Pedal Power: Cycle Tourism and Social Media

We have just held a second PhD progress seminar in the University of Canberra’s Teaching Commons.
Dennis Puniard presented his update of work on cycle tourism and online technology (copy of his presentation here). Dennis’s working title is Surfing the Net to Find Cycling Nirvana: how cyclists use online technology to determine their travel destinations.
Dennis uses the South Australia Tourism Commission’s (2005) definition of cycle tourism:

cycle tourism visits are considered to be for the purpose of holidays, recreation, pleasure, or sport and to include either overnight stays or day trips to other tourism regions during which the visitor either engages in active cycling or is a spectator at a cycling event.

He developed his ideas around online technology with reference to Charlene Li and Josh Bernoff’s (2008) concept of a social technographic profile. His presentation provided some novel insights into cyclists’ online behaviour.
Dennis’s three research questions are:

  1. What is the role and influence of online technology (the internet,  online maps and social networking) and associated  information sources in destination choice for cycle tourists?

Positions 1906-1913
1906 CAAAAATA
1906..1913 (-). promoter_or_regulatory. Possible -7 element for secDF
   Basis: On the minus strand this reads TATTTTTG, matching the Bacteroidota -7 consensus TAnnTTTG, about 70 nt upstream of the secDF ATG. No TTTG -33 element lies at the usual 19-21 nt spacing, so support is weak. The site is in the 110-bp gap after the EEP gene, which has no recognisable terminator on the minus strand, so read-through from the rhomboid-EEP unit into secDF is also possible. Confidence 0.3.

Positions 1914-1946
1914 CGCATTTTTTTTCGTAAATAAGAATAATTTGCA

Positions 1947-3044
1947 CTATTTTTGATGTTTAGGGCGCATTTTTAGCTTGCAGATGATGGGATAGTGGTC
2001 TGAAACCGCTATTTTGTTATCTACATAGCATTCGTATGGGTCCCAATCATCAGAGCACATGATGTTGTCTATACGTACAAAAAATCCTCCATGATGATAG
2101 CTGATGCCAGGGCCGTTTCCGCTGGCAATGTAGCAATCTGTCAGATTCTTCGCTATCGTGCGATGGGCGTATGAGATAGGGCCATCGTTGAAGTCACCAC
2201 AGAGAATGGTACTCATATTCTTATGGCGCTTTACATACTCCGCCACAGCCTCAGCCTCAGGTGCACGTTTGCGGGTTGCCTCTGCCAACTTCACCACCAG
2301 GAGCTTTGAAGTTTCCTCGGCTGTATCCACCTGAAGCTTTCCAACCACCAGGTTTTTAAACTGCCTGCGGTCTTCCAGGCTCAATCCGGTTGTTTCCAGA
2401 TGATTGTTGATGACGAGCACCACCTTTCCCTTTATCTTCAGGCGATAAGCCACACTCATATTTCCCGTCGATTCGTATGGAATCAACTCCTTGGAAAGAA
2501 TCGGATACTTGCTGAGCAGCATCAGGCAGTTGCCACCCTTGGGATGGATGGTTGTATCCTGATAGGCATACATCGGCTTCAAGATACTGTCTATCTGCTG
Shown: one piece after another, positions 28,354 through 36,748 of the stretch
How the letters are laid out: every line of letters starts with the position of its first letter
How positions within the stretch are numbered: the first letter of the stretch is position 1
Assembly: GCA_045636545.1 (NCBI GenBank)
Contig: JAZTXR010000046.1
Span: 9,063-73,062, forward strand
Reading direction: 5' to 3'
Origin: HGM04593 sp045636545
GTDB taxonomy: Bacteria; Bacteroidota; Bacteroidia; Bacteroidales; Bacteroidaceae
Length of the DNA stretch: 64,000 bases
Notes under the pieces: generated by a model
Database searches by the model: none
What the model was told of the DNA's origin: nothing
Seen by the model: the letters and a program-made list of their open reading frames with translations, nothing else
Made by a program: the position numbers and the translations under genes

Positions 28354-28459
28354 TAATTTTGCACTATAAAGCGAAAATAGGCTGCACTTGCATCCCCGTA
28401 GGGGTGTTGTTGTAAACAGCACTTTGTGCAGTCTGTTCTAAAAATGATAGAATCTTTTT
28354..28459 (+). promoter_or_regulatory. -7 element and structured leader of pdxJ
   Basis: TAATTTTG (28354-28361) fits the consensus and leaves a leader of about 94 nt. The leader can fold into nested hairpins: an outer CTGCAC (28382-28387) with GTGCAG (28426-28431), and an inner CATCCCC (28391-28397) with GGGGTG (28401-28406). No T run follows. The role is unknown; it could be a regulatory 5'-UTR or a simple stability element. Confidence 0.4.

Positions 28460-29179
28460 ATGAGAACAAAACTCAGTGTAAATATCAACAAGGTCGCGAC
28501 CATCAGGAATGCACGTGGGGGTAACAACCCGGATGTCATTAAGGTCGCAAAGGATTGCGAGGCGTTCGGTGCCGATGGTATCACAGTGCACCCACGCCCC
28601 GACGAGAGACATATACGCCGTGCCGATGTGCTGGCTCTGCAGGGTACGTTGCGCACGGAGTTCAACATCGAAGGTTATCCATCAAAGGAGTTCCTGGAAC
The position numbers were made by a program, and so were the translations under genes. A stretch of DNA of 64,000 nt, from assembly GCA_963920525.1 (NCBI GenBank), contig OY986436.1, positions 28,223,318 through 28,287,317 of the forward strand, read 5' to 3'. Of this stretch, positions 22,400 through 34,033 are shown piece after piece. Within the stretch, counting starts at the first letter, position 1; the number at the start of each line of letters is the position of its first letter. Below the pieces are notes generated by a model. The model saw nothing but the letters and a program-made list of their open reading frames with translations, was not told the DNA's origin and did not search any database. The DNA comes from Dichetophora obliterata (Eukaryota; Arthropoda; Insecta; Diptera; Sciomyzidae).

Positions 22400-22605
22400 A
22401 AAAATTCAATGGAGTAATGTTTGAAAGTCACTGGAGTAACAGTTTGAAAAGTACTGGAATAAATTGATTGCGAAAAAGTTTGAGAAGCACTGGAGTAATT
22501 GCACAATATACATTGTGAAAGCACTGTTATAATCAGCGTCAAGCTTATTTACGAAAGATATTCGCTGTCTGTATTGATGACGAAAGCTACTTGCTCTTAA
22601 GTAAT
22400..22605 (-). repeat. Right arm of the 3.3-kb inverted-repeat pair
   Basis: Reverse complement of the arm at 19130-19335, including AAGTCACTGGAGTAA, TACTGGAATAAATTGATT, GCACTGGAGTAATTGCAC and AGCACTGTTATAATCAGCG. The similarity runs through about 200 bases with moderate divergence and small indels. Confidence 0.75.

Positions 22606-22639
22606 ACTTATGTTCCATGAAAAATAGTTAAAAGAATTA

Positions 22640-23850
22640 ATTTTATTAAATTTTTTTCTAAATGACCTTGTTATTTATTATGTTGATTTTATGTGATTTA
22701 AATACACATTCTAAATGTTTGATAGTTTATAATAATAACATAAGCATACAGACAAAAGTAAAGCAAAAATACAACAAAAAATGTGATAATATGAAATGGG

2. What information do cyclists seek through the use of online technology to assist in making destination choices for cycling related travel and how do they want it to be presented and accessed?
  3. Do the different demographics of four major cycling sectors (recreational, MTB, BMX, road racing) give rise to different motivations for travel and thus different use of technology in destination choice?

He provided some detailed data in response to these questions. These data raised key issues to be addressed in the next phase of Dennis’s writing. He aims to complete his thesis in July 2011. He has a great motto to guide him … a quotation he presented at the start of his talk:

I once read that a man is never retired, only retreaded – in a different pattern.
Sir Hubert Opperman, Pedals, Politics and People (1977)

As with Bruce Coe’s seminar the Teaching Commons turned out to be a great venue for presentation and discussion.


  1. Very sorry to have missed this presentation – toured by bicycle, New Zealand, and large chunks of the Australian East Coast. Would be good to see this post copied into the UCNISS blog, and any future events included in the calendar.


Please enter your comment!
Please enter your name here